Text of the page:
Just like the Aussies and Kiwis fight over pavlova, the origins of laksa are hotly contested among Malaysia, Singapore and Indonesia. The truth is, laksa is a culmination of all of these cuisines, including the Chinese-Malay Peranakan culture, making laksa a true melting pot of Asia in every bowl.
There’s a wealth of regional and national variations, as you’ll discover in this spotlight on laksa, covering curry laksa, assam laksa and sarawak laksa.
When you think of laksa, chances are curry laksa is the style that springs to mind. Rich with coconut milk and candlenuts, and heady with turmeric, coriander and lemongrass, this luscious, aromatic broth is commonly served in Kuala Lumpur and Singapore, in Penang, where it’s known as ‘curry mee’ and served with yellow noodles, and in Indonesia, where it features thin rice vermicelli. Popular toppings include fried tofu puffs (perfect for soaking up that spicy soup), fish cakes and kesom (also known as laksa leaf or hot mint). Prawns or chicken are the preferred proteins, along with a hard-boiled egg.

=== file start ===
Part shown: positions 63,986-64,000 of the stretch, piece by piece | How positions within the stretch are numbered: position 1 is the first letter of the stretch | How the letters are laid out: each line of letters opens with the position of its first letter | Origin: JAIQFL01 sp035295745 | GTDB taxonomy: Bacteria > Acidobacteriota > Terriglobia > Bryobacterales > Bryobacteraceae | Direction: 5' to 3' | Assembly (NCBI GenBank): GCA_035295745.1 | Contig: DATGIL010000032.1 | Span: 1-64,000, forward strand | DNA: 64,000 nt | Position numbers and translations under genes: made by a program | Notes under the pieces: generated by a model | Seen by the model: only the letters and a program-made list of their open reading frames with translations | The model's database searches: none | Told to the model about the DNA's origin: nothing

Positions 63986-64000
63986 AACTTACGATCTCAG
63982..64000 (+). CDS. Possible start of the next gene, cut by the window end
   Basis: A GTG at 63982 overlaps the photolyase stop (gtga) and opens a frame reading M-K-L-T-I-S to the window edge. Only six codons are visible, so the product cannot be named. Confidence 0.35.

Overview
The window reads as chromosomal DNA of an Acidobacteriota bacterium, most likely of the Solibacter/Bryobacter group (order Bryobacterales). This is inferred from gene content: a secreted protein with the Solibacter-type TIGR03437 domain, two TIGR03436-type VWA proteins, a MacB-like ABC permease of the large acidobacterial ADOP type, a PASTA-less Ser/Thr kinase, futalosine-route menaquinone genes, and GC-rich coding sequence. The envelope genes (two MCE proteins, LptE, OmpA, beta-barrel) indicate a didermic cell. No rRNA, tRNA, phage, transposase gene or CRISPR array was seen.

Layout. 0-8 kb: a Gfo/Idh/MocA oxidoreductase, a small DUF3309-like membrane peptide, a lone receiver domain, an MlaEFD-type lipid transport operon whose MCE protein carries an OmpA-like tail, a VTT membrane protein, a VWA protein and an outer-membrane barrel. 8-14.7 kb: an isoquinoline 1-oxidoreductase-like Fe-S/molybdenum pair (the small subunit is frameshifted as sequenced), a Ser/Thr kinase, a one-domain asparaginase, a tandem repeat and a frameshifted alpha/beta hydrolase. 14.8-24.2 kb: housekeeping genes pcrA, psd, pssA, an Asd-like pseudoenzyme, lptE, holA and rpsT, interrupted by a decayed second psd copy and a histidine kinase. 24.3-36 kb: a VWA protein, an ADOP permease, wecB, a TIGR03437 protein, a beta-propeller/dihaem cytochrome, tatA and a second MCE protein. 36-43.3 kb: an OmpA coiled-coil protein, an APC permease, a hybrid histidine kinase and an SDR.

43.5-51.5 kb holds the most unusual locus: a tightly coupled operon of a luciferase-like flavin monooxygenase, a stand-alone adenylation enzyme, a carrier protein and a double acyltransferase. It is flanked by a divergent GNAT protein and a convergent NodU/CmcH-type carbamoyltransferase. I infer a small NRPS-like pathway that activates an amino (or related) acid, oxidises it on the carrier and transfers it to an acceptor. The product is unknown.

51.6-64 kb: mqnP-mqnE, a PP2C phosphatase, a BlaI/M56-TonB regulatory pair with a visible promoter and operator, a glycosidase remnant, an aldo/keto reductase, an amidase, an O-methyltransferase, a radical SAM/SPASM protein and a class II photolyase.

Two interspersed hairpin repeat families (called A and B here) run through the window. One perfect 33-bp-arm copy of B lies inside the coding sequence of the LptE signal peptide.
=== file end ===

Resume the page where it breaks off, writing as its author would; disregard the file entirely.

Also known as Penang laksa, assam laksa uses tangy tamarind peel (assam keping) as the base for its sour soup. Prawn paste adds an earthy, salty funk, slivers of mackerel provide extra fishy flavour, and bunga kantan (or torch ginger) is used as a zesty, aromatic garnish. Smooth, cylindrical rice noodles are used, and the refreshing garnishes include diced fresh pineapple, cooling cucumber, red onion, chilli, lettuce and mint.
Try Assam Laksa
Hailing from the islands of Malaysian Borneo, sarawak laksa is a punchy variation, using sambal belacan (shrimp paste), coconut milk and sour tamarind as its base, along with a homemade chicken and prawn stock. Toppings unique to Sarawak laksa included strips of omelette, shredded poached chicken and blanched prawns, garnished with a flurry of fresh coriander leaves.
An Indonesian specialty from Bogor city in West Java, Bogor is a variation of curry laksa. The thick, yellow broth gets its distinctive nutty flavour from oncom, a fermented bean cake similar to tempeh. It’s poured over rice vermicelli and glutinous rice cakes, then garnished with hard-boiled egg, shredded chicken and ground dried shrimp, and served with a piquant sambal.
We know this is just the tip of the laksa iceberg, with countless variations available! Try our authentic Malaysian recipes.
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